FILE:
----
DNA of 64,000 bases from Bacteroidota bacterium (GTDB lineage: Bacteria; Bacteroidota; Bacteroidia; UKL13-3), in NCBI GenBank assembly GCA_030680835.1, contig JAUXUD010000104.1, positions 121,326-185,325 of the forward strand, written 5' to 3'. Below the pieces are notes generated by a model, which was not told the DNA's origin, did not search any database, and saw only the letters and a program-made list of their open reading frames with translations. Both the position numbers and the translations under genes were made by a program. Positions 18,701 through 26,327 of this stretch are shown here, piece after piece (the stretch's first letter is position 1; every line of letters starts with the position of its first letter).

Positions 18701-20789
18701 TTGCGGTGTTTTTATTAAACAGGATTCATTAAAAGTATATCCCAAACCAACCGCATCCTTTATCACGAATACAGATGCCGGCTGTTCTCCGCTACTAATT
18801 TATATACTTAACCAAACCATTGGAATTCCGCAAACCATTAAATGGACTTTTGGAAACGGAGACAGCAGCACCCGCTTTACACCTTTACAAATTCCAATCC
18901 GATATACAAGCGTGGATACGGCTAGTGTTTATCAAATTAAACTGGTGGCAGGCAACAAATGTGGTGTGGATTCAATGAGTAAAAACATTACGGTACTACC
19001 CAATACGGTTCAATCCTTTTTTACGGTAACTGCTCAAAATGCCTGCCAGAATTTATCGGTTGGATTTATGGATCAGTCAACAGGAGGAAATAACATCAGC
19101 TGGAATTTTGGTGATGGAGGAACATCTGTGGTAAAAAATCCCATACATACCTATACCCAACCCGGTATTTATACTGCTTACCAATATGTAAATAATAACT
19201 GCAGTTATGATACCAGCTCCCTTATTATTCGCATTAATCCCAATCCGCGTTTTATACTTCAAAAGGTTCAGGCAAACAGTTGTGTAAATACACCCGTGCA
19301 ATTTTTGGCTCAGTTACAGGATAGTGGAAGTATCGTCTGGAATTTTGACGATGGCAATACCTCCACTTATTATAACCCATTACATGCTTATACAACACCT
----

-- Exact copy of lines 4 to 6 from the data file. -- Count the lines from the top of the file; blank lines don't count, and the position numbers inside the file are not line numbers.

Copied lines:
18801 TATATACTTAACCAAACCATTGGAATTCCGCAAACCATTAAATGGACTTTTGGAAACGGAGACAGCAGCACCCGCTTTACACCTTTACAAATTCCAATCC
18901 GATATACAAGCGTGGATACGGCTAGTGTTTATCAAATTAAACTGGTGGCAGGCAACAAATGTGGTGTGGATTCAATGAGTAAAAACATTACGGTACTACC
19001 CAATACGGTTCAATCCTTTTTTACGGTAACTGCTCAAAATGCCTGCCAGAATTTATCGGTTGGATTTATGGATCAGTCAACAGGAGGAAATAACATCAGC